The Frontier Moves West as Indians Lose Homeland
The Battle of Fallen Timbers was the culminating event that demonstrated the tenacity of the American people in their quest for western expansion and the struggle for dominance in the Old Northwest Territory. The events resulted in the dispossession of American Indian tribes and a loss of colonial territory for the British military and settlers.
The Fallen Timbers Battlefield and Fort Miamis National Historic Site is managed by Metroparks of the Toledo Area. It is also an Affiliated Unit of the National Park Service. The national historic site consists of three separate areas:
- The Fallen Timbers Battlefield, site of a 1794 battle between the United States military and a confederacy of American Indians backed by the British.
- The Fallen Timbers Monument, erected in 1929 to commemorate the battle.
- The site of Fort Miamis, a British fort used during the 1794 campaign and again in the War of 1812.
History & Culture
The 1783 Treaty of Paris ended the Revolutionary War, but it contained a provision that allowed the British to remain in the Northwest Territory until the United States resolved a land issue with Native Americans, who had been British allies. The Chippewa, Ottawa, Pottawatomi, Shawnee, Delaware, Miami, and Wyandot tribes formed a federation to halt further U.S. incursions into their territory. After a stunning defeat of General Anthony St. Clair's American troops in 1791 by the Native American federation under Chief Little Turtle, George Washington put General Anthony Wayne, a Revolutionary War hero, in charge of the Legion of the United States. The subsequent Battle of Fallen Timbers in 1794 became the decisive point for resolving U.S. jurisdiction of the Old Northwest Territory.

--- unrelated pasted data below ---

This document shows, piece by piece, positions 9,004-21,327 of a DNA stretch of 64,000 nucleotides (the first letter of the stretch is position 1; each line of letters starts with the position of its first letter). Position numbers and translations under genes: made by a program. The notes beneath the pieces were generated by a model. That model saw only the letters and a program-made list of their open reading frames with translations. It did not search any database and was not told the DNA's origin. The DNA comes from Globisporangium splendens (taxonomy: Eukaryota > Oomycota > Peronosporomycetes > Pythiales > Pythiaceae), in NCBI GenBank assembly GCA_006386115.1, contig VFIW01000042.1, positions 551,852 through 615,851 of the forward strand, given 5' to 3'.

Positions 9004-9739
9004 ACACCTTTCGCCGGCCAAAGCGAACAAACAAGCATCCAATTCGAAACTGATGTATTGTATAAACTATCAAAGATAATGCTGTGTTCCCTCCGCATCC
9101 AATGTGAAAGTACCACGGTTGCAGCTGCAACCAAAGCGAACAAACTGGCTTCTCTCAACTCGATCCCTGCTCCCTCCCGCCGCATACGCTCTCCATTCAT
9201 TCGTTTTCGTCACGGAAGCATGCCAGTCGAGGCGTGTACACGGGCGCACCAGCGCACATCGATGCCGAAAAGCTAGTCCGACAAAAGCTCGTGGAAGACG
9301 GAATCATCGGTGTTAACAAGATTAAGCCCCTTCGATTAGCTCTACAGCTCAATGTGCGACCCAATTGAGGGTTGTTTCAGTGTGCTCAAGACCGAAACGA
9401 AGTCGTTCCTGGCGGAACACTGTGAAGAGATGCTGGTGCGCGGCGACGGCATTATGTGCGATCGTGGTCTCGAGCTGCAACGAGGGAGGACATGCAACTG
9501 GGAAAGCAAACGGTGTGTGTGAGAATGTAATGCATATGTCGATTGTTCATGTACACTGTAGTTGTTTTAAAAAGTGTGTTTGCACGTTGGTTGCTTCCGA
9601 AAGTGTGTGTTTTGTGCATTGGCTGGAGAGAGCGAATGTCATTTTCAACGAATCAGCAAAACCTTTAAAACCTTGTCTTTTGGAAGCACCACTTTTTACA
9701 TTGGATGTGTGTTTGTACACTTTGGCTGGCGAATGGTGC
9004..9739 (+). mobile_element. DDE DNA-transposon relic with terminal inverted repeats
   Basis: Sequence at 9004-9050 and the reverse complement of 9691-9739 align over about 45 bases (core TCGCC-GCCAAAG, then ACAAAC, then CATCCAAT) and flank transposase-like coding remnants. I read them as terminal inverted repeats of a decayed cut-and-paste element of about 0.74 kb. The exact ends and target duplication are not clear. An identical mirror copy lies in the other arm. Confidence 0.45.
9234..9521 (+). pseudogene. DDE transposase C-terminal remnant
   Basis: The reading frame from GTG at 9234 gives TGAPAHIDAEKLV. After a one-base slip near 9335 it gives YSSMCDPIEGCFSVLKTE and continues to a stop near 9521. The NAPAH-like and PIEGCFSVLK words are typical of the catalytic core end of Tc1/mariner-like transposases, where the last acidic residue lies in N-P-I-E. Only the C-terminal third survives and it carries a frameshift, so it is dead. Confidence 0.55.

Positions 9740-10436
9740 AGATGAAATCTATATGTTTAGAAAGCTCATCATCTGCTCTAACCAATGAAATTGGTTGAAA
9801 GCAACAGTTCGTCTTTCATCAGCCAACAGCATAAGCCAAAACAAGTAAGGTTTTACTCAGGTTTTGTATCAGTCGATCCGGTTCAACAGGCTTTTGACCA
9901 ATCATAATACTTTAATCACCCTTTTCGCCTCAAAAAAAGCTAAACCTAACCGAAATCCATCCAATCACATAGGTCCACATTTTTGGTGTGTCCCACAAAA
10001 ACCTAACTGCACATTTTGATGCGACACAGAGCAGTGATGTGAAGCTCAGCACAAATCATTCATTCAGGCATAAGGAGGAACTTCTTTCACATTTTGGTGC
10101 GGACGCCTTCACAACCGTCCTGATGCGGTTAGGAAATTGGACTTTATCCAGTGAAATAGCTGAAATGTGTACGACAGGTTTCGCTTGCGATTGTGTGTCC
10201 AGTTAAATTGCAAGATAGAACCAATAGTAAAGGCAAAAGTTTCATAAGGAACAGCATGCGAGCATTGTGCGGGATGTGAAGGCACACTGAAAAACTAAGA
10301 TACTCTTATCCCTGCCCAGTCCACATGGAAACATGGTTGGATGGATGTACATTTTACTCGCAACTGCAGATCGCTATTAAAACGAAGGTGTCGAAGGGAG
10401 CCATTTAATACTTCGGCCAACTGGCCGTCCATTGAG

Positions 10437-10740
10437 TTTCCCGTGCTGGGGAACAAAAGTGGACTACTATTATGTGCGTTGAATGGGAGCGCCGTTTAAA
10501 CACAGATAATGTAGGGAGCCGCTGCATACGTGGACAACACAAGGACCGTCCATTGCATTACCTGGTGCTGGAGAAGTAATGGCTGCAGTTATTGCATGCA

The Battle of Fallen Timbers
On August 20, 1794, Maj. Gen. Anthony Wayne led troops of the Legion of the United States from their fort at Roche de Bout. The left wing and flanking militia from Kentucky crossed level but poorly drained land containing dense forest and underbrush. After a five-mile march, the mounted volunteers came upon a line of 1,100 Indian warriors from a confederation of Ohio and Great Lakes Indian tribes. The militia volunteers retreated around the legion's front guard. The front guard returned fire while retreating but eventually fled. The warriors closely pursued the soldiers of the front guard until a light infantry skirmish line forced the Indians to seek shelter amid timbers that had been felled a few years before by a tornado.The legion's right wing was under heavy fire from the concealed warriors, who broke down an effort to flank them from the river. The left flank of soldiers charged, inflicting heavy casualties on the Indians and driving them from the field. Wayne's scouts tracked the Indians to the mouth of Swan Creek, but they were not engaged. After regrouping his troops, Wayne held his position into the afternoon. With no Indian counter-attack, Wayne set up camp on high ground overlooking the foot of the rapids, within sight of Fort Miamis.In the following days Wayne's men returned to the battlefield to collect the wounded and equipment. Two officers and 15 to 17 soldiers were buried, but hard soil conditions deterred soldiers from burying more men. The entire legion marched back through the battlefield on August 23 as they returned to Roche de Bout.
The War of 1812